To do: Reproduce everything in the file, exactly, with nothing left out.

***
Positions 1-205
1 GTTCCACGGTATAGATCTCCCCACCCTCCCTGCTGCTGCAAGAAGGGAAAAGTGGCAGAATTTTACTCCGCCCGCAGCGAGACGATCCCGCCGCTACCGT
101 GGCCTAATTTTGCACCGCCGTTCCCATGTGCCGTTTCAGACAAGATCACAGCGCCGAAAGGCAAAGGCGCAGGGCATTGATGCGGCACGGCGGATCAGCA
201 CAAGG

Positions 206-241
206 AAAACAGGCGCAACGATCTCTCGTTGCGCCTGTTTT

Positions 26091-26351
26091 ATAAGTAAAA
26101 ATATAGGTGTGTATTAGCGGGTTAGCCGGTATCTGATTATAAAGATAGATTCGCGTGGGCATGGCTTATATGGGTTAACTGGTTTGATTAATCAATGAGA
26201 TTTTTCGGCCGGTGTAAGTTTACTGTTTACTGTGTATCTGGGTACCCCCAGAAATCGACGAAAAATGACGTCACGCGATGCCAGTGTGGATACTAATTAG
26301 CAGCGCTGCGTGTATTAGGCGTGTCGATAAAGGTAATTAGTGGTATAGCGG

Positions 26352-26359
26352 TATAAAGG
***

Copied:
Positions 1-205
1 GTTCCACGGTATAGATCTCCCCACCCTCCCTGCTGCTGCAAGAAGGGAAAAGTGGCAGAATTTTACTCCGCCCGCAGCGAGACGATCCCGCCGCTACCGT
101 GGCCTAATTTTGCACCGCCGTTCCCATGTGCCGTTTCAGACAAGATCACAGCGCCGAAAGGCAAAGGCGCAGGGCATTGATGCGGCACGGCGGATCAGCA
201 CAAGG

Positions 206-241
206 AAAACAGGCGCAACGATCTCTCGTTGCGCCTGTTTT

Positions 26091-26351
26091 ATAAGTAAAA
26101 ATATAGGTGTGTATTAGCGGGTTAGCCGGTATCTGATTATAAAGATAGATTCGCGTGGGCATGGCTTATATGGGTTAACTGGTTTGATTAATCAATGAGA
26201 TTTTTCGGCCGGTGTAAGTTTACTGTTTACTGTGTATCTGGGTACCCCCAGAAATCGACGAAAAATGACGTCACGCGATGCCAGTGTGGATACTAATTAG
26301 CAGCGCTGCGTGTATTAGGCGTGTCGATAAAGGTAATTAGTGGTATAGCGG

Positions 26352-26359
26352 TATAAAGG